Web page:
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SNES Classic Review

Updated on October 4, 2017
AlexisG profile image

Alexis is a lifelong gamer. She enjoys a wide variety of video games, especially Role-playing games.

SNES Classic

This past Friday the SNES Classic was released at midnight. The NES Classic was released last year, but it's release was one shrouded in mixed opinions. There was a shortage of consoles, partly because Nintendo didn't anticipate the popularity of its release and partly because of scalpers. Scalper has become a buzz word and refers to someone who 'out buys' a product, then sells it to consumers in order to make a profit because they've helped to diminish the availability of the product (making it more in demand).

Nintendo promised things would be different this time around. True to their word, they sent additional copies of the SNES Classic to stores (compared to the numbers released to individual stores and online relators last year for the NES Classic). Stores and online relators took additional measures by limiting the amount of consoles a person could purchase (often 1 person per system). Those who ordered multiple copies early on have their mass orders cancelled at many online relators.

Regrettably, I missed out on preordering a SNES Classic. I was left to the thought that I wouldn't get onto until the second run, reportedly in December. As fate would have it however, two friends snagged an additional copy for me. Holding it in my hands, I reminisced about Christmas morning all those years ago when I got my own SNES.

List of Games

Below is the complete list of 21 games on the SNES Classic

  • Star Fox
  • Star Fox 2
  • Super Mario RPG
  • Super Mario World
  • Contra III: The Alien Wars
  • The Legend of Zelda: A Link to the Past
  • Super Mario Kart
  • Super Mario World 2: Yoshi’s Island
  • Kirby’s Dream Course
  • Final Fantasy III (you mean 6?)
  • Kirby Superstar
  • Super Metriod
  • Super Ghouls and Ghosts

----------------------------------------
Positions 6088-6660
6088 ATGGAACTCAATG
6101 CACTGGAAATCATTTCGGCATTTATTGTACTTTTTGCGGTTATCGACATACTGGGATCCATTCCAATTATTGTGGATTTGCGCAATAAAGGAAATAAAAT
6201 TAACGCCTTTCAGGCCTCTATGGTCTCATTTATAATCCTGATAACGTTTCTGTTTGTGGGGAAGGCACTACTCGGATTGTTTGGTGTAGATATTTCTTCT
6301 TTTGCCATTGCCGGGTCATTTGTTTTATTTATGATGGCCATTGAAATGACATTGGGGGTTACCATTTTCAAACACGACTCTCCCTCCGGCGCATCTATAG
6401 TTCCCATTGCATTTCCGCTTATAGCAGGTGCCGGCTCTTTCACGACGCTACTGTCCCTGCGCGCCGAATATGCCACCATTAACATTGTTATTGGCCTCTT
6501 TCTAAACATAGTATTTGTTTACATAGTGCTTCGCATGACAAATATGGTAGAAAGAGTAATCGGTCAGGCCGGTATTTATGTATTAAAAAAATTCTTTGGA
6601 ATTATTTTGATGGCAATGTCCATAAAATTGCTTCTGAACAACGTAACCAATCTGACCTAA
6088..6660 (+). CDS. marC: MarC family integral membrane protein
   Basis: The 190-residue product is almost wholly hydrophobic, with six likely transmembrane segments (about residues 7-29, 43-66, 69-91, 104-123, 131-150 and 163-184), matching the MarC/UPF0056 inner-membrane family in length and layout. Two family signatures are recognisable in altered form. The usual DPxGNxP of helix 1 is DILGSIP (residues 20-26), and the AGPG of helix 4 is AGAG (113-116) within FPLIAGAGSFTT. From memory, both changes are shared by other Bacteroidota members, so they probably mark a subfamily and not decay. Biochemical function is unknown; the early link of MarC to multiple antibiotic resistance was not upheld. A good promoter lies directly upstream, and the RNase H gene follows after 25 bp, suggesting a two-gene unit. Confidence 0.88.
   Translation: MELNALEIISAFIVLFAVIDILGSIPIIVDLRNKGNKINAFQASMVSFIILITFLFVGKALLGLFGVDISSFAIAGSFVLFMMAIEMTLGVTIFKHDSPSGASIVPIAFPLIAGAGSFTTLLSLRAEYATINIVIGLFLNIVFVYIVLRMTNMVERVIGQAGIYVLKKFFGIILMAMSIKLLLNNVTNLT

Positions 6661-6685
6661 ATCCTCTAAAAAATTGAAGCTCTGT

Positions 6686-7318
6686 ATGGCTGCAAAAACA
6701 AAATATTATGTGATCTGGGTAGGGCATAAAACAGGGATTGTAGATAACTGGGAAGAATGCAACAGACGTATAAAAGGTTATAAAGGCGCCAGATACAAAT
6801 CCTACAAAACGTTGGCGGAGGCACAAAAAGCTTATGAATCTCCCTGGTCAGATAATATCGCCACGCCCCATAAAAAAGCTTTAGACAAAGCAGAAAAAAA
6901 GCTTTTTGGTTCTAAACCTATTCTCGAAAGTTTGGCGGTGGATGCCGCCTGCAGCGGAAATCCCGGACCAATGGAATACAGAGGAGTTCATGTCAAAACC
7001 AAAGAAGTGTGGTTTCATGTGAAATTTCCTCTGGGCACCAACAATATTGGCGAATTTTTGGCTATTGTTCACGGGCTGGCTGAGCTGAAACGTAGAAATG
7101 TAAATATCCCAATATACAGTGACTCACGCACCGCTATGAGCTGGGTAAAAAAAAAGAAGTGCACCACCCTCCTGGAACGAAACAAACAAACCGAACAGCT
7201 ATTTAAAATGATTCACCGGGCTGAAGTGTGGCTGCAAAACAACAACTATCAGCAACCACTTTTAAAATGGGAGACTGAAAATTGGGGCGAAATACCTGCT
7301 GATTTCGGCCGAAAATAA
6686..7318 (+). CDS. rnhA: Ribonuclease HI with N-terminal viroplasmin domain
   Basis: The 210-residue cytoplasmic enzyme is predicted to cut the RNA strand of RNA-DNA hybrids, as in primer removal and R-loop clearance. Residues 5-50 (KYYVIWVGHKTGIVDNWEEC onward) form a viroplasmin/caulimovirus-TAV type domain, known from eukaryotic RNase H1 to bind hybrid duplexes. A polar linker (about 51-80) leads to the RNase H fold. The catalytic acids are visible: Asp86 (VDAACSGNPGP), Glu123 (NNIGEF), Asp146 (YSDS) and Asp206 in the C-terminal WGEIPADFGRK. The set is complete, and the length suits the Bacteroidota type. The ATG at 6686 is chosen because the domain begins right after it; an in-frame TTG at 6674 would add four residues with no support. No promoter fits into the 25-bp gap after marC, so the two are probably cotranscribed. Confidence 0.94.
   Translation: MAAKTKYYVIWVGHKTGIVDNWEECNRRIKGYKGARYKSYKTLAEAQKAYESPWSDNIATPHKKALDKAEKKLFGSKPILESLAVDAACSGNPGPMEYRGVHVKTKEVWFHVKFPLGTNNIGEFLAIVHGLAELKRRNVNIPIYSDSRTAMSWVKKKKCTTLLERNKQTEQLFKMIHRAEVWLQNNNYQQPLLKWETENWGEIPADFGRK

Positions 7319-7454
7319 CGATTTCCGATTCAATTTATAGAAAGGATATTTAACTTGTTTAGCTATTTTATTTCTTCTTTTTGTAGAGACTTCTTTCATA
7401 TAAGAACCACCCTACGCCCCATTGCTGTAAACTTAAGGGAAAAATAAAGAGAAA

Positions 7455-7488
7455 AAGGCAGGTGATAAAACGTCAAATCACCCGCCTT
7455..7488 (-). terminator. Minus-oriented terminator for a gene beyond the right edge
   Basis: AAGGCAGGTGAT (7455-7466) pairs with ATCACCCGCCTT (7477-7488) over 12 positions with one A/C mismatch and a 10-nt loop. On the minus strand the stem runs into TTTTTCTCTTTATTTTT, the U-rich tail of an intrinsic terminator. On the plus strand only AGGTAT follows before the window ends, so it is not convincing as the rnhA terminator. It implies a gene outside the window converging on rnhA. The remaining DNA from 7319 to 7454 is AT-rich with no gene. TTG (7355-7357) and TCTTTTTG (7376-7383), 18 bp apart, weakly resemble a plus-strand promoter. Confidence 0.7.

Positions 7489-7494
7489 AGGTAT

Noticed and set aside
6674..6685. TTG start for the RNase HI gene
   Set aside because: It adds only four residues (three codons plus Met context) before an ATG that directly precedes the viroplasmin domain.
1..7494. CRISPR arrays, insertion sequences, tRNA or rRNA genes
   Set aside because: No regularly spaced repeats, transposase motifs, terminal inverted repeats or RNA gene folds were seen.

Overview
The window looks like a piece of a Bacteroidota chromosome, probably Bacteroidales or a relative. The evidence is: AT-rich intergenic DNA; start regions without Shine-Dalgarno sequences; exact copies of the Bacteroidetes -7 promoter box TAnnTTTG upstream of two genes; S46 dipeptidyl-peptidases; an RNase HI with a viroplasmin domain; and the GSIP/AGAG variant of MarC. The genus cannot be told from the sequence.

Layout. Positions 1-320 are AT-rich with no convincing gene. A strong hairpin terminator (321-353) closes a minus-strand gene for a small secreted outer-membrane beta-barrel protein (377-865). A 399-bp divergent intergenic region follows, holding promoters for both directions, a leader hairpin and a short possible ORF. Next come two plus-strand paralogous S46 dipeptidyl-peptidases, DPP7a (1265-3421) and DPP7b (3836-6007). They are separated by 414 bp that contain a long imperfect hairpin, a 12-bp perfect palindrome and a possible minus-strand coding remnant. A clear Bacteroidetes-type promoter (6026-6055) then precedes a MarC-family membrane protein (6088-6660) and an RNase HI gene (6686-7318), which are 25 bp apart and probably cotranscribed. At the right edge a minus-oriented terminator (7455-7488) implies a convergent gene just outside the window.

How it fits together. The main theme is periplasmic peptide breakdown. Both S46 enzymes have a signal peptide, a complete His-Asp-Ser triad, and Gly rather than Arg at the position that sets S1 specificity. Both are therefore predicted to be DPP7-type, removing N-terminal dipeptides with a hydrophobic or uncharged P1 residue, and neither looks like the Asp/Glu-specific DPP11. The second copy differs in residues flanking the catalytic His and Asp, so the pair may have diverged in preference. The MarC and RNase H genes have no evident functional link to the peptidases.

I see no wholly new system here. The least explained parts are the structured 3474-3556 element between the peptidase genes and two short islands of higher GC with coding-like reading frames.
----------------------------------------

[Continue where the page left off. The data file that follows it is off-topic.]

• Earthbound (Mother 2..)
  • F-Zero
  • Secret of Mana
  • Mega Man X
  • Donkey Kong Country 2
  • (Super) Castlevania IV
  • Super Punch-Out
  • Street Fighter II: Turbo


The SNES classic is a mini version of the SNES, right down to the power and reset push tabs. There is no need to put in a cartridge in the SNES classic and instead all games are pre-installed inside the system. Hooking the system up to a TV is simple and takes only seconds to do. The controller port in the front folds down to allow for 1-2 controllers. The thing that may throw gamers off the most is the small size. It'll fit in the palms of your hands, even if you're an adult with small hands.

One thing worth noting is that the plastic material used on the SNES Classic, compared to the original SNES feels lower quality. It is to be expected since the SNES was released over 20 years ago and at the time retailed for more than what the SNES classic does. This gamer couldn't help but question just how well made the SNES was upon feeling it, that being said.



The game selection screen is inviting to players and features all 21 games (with Star Fox 2 being unlock able after beating the first stage of Starfox). Inidivudal games have the exact port, graphics wise as their original counterparts. There is some blurring and the quality can vary depending on your TV to some extent. As expected, some games have aged well, but some have not aged as well as you'd hoped.